Debt writedowns, by contrast, provide immediate and long-term assistance.

The actual new costs to Western governments and financial institutions in writing down. the Polish debt, in fact, would be considerably less than the size of the debt suggests. Because the international financial market already has concluded that much of Polands debt is unlikely ever to be repaid, Polish notes are trading in Western financial markets at around 33 percent o f book value. West Europeans loaned great sums to Poland during the 1970s, despite strong U.S. warnings. Washington should urge these governments to admit their mistake and help Poland by writing down the outstanding debt.

Washington should take the lead b y doing so itself. Poland now owes the U.S goverqment $2.2 billion and West European governments more than $25 One of Polands greatest needs is the hard currency to buy the raw billion, at face value 10 e The U.S. government, meanwhile, should urge Americ a n and other Western commercial lenders to consider debt-equity swaps with Poland. In a debt-equity swap, the lender (such as a West German bank) sells its hard currency debt at a discount to a middleman. The middleman then redeems the debt from the debtor countrys government for local currency or some state-owned asset, such as shares in a factory. The lender thereby recovers part of a loan that likely never would be repaid in full, the middleman becomerankwestor in the localeconomy;landthe*debtor governme nts external debt is reduced. A number of indebted Third World countries, like Chile, are using debt-equity swaps in this way.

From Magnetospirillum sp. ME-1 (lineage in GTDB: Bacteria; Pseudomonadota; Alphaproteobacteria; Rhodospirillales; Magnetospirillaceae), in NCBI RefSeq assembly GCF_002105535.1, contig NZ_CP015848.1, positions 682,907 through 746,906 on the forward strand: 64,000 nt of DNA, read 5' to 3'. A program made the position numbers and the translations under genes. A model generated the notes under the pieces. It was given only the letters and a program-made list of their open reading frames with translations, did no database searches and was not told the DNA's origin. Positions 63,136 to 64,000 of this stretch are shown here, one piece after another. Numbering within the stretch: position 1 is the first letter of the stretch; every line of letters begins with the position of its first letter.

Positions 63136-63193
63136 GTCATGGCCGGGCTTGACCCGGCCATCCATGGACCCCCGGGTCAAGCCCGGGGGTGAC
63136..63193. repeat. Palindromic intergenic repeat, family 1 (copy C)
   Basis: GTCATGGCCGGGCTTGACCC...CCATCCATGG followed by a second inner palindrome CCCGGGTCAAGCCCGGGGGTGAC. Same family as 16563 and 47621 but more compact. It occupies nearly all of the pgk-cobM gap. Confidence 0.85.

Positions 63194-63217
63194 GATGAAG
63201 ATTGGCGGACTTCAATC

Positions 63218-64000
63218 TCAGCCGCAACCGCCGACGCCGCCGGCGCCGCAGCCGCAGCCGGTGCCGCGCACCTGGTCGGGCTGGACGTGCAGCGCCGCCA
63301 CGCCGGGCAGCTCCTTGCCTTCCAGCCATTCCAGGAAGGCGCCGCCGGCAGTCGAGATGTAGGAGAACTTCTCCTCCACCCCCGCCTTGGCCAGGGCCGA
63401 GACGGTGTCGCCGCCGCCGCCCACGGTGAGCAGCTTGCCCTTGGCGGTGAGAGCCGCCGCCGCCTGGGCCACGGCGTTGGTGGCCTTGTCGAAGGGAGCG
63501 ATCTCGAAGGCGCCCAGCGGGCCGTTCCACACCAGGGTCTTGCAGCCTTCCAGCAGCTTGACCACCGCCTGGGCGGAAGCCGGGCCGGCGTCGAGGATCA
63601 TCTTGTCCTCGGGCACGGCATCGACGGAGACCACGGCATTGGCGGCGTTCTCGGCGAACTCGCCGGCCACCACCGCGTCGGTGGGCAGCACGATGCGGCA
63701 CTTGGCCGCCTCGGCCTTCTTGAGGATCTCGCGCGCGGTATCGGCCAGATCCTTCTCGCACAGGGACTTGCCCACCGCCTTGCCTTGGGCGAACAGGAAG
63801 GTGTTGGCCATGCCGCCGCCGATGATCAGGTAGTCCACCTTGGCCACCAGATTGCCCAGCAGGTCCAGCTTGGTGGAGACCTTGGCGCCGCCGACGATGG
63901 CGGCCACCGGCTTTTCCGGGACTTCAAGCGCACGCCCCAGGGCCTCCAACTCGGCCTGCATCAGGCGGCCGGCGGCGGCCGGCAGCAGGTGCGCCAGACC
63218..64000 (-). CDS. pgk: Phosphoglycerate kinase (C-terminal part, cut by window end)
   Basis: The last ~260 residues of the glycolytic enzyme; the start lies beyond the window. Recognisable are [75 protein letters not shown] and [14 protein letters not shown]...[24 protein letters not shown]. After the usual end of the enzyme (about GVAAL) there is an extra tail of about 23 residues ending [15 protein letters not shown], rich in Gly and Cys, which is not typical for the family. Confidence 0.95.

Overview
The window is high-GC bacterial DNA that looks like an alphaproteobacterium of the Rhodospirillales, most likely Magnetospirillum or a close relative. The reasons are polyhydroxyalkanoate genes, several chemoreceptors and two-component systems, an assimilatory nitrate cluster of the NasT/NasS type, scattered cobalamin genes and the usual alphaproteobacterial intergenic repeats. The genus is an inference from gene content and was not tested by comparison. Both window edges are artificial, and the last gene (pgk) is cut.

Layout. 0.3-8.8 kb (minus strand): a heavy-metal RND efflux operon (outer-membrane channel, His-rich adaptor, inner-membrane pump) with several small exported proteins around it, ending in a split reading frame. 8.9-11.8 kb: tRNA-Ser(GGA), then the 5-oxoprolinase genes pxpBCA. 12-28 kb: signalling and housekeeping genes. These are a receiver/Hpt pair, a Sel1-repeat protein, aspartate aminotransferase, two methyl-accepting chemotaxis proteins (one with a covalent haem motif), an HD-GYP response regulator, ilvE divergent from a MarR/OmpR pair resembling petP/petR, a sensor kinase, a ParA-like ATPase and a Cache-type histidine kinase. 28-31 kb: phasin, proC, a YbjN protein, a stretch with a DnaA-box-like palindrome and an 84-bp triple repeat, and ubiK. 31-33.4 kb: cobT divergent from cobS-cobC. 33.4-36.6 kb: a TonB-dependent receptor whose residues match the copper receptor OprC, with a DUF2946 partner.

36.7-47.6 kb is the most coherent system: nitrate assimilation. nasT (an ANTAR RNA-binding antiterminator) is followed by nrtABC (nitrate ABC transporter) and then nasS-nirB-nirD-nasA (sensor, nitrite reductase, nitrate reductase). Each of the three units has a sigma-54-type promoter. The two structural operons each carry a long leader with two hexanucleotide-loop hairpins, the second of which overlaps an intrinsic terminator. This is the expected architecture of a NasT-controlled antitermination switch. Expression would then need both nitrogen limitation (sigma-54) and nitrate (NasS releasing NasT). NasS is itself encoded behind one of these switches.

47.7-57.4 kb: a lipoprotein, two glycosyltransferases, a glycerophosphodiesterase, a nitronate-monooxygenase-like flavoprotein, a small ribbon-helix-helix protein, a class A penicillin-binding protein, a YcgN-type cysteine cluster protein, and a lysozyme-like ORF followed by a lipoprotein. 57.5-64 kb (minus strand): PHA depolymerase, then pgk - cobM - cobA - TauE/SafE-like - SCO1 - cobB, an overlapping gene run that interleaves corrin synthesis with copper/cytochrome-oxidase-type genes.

In Polands case, the state owns a wide range of enterprises, from tourist resorts to steel factories, that could be transferred t o Western investors in return for an agreed-upon reduction in Polands debt. Polish Minister of ForeignTrade Swiecicki told visiting members of The Heritage Foundation last month that The Polish government is ready to have debt-equity swaps.

The fire-sale prices of Polish assets, moreover, are an attractive alternative to near-worthless loans.